Interning On A Modest Budget

So you've decided that this summer is the time to get a jumpstart on your career. A worthy investment, of course, but investment may just be the keyword. Paid summer internships for college students are less common than unpaid summer internships. Some internship programs come only with the perks of a fabulous entry on your resume, great references and networking, and enlightenment in the matters of career choice and opportunities. It's totally worth it, but your investment of time and the allocation of funds need to be addressed before you start the application process to become a summer intern. And once the finances have been addressed you will be free to focus on the important stuff—like figuring out your future.

Because it's harder to find paid internships for college students, you may need to budget and search for summer internships as if you expect it to be an unpaid position. Take all of this information into account, and then get excited about what you can potentially bring to and get from your summer internship program.

If you're hoping to change geographic location for your internship rather than staying close to home, housing is the first financial piece to address. Some internship programs offer housing to students. Sometimes, programs described as paid summer internships for college students may include a stipend for housing and expenses rather than offering some sort of hourly wage. If housing isn't immediately available, then the internship program probably has already developed some financially accessible options. The company knows the finances of the situation, and will have a sensible solution so that a summer intern from out-of-town will be able to focus on doing the job rather than worrying about housing that is too expensive or not readily available.

You can also alleviate some of the housing worry by being smart about choosing the location of your internship. Although New York, Chicago, Los Angeles, and San Francisco are the primary metropolitan areas for summer internships in the U.S., there are plenty of other attractive and affordable locations that offer great unpaid and paid internships for college students. You won't always have control over this, but if it works out, try finding an internship that's near where you already live or that's close to family or friends that you could stay with. Also, many universities offer inexpensive housing in dormitories when school is out and they aren't being used by students. What a great way to meet people!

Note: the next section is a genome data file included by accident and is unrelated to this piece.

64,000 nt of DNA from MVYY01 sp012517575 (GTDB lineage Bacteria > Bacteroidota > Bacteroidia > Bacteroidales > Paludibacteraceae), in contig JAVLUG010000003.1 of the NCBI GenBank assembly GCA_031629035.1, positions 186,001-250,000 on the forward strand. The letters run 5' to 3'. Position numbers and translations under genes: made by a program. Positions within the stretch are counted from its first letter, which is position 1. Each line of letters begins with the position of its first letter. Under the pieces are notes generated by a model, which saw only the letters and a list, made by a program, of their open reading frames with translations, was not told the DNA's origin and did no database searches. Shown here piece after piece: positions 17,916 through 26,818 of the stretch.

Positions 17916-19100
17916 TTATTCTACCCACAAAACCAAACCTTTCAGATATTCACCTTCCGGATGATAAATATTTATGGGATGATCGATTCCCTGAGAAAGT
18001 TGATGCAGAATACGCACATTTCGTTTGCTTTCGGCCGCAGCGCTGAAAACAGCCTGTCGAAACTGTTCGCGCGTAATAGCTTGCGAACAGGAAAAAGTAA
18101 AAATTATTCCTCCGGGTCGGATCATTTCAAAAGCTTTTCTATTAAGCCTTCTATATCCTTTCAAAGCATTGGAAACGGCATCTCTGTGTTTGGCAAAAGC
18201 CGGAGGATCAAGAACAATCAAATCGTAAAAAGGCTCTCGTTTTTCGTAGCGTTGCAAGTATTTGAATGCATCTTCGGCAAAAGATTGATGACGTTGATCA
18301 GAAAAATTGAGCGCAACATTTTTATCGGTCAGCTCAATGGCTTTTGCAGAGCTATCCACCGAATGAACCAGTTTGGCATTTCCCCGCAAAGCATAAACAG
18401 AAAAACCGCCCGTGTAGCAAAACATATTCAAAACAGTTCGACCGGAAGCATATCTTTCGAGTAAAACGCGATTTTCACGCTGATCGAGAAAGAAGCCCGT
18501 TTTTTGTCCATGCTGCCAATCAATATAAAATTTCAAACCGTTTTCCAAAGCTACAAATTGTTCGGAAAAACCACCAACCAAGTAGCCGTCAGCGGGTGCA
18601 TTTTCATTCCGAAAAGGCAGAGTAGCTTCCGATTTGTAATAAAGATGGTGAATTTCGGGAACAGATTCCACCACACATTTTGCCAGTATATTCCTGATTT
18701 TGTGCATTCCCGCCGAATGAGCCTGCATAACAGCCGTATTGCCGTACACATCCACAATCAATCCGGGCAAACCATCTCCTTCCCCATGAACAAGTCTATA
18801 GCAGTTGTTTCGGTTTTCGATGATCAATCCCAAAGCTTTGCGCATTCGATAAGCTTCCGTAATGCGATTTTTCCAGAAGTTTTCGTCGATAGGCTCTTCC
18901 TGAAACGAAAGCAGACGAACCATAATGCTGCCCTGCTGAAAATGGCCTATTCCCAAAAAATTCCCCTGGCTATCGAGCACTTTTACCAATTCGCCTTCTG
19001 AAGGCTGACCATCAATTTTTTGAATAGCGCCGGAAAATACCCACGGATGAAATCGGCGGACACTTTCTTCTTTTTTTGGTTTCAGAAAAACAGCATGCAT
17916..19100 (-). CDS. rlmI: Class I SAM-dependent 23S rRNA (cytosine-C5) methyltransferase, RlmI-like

As you start to narrow down your search for a position as a summer intern and go through the application process, a budget is a great and necessary tool for helping narrow down which programs to apply for. It's an exercise you've probably already undertaken, even if you are still a high school student, but if not, now's the time to learn about managing your money. Budget the money you anticipate having, and the amount you will need to live on for a summer (housing, food, transportation, and other expenses). From this you can develop a plan that will allow you to make educated decisions about your financial situation. This step is especially important if you pursue programs that do not offer paid intern positions. If your dream internship doesn't pay, don't disregard it. At this stage in your education and career path, going after the dream is more important than going after the money. Explore other funding options, such as scholarships, family, or a part-time job in addition to your internship. Oftentimes you can negotiate flexible schedules or even a small stipend with your internship program supervisor if necessary.

With an internship, you’ll be gaining hands-on experience, learning about job opportunities, and getting ready for the professional workforce. But your time as an intern can have benefits beyond the office. Planning – and sticking to – a budget for all your expenses is a tremendous life skill to practice. As a student, it’s not always easy to learn how to manage your expenses, so time working an internship job can be the perfect way to develop your budgeting skills.

A summer internship is an investment. It's an investment in your future, your education, and an investment in your growth as a student and future employee. It's worth it to make it work.

Are you ready to get closer to your summer job as an intern? Explore the many internship opportunities available now on Chegg Internships. Search internship postings by location, company, or keyword. We make it easy to find the internship that will fit your needs perfectly. Take the first step toward developing your real-world skills now!